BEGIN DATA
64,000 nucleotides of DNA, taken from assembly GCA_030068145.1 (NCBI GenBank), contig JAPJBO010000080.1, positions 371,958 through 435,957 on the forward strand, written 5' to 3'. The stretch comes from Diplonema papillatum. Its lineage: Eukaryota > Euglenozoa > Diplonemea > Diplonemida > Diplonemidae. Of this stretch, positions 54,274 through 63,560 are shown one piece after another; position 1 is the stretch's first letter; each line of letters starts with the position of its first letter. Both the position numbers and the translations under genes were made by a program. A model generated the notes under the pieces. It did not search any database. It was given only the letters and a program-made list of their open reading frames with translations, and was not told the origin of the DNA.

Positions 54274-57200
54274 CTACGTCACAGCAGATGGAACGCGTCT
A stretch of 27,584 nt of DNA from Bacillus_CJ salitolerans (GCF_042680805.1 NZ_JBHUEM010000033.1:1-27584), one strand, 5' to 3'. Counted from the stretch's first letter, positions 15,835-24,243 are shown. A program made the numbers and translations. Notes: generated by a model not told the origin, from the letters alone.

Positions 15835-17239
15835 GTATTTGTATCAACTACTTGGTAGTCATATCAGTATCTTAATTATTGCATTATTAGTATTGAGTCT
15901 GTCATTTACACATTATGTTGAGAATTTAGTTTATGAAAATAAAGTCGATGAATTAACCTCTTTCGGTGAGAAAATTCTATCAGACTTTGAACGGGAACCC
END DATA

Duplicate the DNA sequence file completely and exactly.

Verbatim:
64,000 nucleotides of DNA, taken from assembly GCA_030068145.1 (NCBI GenBank), contig JAPJBO010000080.1, positions 371,958 through 435,957 on the forward strand, written 5' to 3'. The stretch comes from Diplonema papillatum. Its lineage: Eukaryota > Euglenozoa > Diplonemea > Diplonemida > Diplonemidae. Of this stretch, positions 54,274 through 63,560 are shown one piece after another; position 1 is the stretch's first letter; each line of letters starts with the position of its first letter. Both the position numbers and the translations under genes were made by a program. A model generated the notes under the pieces. It did not search any database. It was given only the letters and a program-made list of their open reading frames with translations, and was not told the origin of the DNA.

Positions 54274-57200
54274 CTACGTCACAGCAGATGGAACGCGTCT
A stretch of 27,584 nt of DNA from Bacillus_CJ salitolerans (GCF_042680805.1 NZ_JBHUEM010000033.1:1-27584), one strand, 5' to 3'. Counted from the stretch's first letter, positions 15,835-24,243 are shown. A program made the numbers and translations. Notes: generated by a model not told the origin, from the letters alone.

Positions 15835-17239
15835 GTATTTGTATCAACTACTTGGTAGTCATATCAGTATCTTAATTATTGCATTATTAGTATTGAGTCT
15901 GTCATTTACACATTATGTTGAGAATTTAGTTTATGAAAATAAAGTCGATGAATTAACCTCTTTCGGTGAGAAAATTCTATCAGACTTTGAACGGGAACCC